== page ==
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Jaromir Jagr: preferred to sign in East, only wanted to play in NHL

Sean Leahy
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After spending the first 17 years of his NHL career with three teams, Jaromir Jagr is now joining his fourth in the past three seasons after signing a one-year deal with the New Jersey Devils on Monday.

Asked about being a "hockey nomad" now at age 41, Jagr said during a Tuesday conference call, "[Y]ou meet a lot of players, you meet a lot of people, you get to know a lot of other people. The way I take it is, I always take the positives."

Jagr's base salary will be $2 million for next season. According to Chris Johnston of Sportsnet, he'll earn a $250,000 bonus "for every five games played from 10 to 45"; so 45 games played next season will earn him another $2 million. Between playing for Kladno during the lockout, the Dallas Stars and then the Boston Bruins during the regular season and Stanley Cup playoffs, Jagr played 101 total games last season.

The Devils and Jagr were in contact before Ilya Kovalchuk announced his surprise "retirement" earlier this month. Devils general manager Lou Lamoriello called Jagr's agent, former NHLer Petr Svoboda, to gauge his interest in joining the team. Jagr, who preferred to play in the East, said there were three-to-four teams who inquired about his services before he chose New Jersey.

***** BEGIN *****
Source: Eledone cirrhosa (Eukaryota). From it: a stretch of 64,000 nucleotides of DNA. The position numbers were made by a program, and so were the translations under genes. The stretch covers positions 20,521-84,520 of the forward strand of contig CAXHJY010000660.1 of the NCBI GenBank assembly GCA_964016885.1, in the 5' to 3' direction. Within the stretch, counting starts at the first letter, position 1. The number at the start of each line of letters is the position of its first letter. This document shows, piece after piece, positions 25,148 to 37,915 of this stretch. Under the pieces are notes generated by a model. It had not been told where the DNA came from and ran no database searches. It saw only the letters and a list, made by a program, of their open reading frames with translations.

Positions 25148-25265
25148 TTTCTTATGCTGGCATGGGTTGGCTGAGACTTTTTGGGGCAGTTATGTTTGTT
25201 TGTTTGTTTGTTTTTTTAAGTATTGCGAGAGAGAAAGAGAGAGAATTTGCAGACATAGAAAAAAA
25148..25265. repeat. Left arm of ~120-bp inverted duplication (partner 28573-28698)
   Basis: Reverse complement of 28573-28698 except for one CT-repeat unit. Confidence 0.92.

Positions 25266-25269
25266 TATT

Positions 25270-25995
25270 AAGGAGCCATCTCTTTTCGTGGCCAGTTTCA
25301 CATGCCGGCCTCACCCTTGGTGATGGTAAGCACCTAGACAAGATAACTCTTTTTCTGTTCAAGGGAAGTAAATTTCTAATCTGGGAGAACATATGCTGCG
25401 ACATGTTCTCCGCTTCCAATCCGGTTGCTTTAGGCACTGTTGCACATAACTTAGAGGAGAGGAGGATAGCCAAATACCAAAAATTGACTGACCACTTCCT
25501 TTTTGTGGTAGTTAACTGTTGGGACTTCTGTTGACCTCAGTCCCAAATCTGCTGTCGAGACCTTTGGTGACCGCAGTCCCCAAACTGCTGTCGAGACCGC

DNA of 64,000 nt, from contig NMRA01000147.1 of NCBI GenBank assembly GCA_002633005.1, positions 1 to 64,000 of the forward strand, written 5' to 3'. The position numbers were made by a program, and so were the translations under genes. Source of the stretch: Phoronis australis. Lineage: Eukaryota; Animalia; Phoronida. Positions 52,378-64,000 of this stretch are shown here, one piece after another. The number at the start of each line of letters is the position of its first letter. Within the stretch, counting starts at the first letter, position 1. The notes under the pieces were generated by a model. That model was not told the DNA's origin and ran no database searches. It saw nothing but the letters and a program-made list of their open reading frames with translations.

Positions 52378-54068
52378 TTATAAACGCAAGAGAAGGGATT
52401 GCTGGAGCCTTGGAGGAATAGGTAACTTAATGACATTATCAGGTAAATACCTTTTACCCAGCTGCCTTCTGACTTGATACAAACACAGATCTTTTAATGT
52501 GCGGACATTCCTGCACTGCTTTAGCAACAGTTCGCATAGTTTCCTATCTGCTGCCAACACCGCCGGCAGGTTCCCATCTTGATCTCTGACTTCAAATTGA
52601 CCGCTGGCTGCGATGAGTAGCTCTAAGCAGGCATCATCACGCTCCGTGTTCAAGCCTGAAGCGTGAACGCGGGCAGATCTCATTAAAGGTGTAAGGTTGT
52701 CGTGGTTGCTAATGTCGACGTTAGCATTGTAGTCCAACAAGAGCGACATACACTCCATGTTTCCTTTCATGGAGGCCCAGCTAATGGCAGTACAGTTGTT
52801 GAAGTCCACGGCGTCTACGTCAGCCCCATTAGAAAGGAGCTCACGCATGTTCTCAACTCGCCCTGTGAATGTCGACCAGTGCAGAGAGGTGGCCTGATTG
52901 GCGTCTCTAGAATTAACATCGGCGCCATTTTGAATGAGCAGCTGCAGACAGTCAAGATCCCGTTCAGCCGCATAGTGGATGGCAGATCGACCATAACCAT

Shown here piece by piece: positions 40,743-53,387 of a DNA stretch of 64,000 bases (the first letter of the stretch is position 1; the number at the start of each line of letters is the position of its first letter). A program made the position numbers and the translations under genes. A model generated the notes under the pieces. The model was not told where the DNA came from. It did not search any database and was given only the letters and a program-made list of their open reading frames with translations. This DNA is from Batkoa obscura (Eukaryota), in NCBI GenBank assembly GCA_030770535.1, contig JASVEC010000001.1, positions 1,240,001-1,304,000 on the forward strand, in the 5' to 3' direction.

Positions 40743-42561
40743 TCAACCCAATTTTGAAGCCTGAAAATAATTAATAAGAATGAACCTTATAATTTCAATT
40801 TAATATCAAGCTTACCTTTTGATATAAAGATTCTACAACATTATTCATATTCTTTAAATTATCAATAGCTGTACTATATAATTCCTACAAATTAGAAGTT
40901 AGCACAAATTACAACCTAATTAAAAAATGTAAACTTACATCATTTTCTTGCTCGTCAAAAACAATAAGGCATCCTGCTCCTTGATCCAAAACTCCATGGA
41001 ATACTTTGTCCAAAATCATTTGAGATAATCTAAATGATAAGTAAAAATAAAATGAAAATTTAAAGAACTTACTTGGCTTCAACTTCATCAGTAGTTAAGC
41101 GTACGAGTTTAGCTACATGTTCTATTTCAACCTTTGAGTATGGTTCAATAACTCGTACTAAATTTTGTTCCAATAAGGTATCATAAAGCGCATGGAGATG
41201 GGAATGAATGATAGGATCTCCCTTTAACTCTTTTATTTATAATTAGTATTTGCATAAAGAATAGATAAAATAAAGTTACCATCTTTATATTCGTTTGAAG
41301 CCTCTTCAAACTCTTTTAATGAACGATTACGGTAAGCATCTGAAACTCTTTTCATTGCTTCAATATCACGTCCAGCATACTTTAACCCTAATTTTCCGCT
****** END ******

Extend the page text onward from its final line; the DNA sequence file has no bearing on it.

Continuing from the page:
“I’ve never seen him work so hard and make people around him better," said Lamoriello. "I just felt with his experience and what he can bring to the power play, he still has the size and strength.”

Jagr said he wanted to go somewhere where he would have an opportunity to contribute. Even if Kovalchuk was still a Devil, there would have been room in their top six for Jagr. He may not be adding a sixth Art Ross Trophy to his mantle again, but what he brings as a veteran of the league and his ability to control the puck will be a benefit next season.

And if things don't work out in the standings, Lamoriello could always dump Jagr to a contender at the trade deadline and acquire a draft pick.

The decreasing salary cap ceiling plus Jagr's age didn't allow for a big bidding war. He said if a contract didn't pan out this summer, he might have attempted to latch on with an NHL team via a training camp tryout, or, if that failed, go back and play in his native Kladno of the Czech Republic.

But that wasn't his goal once free agency began.

"There was only one thing on my mind this year: I wanted to stay in the NHL."

Follow Sean Leahy on Twitter at @Sean_Leahy

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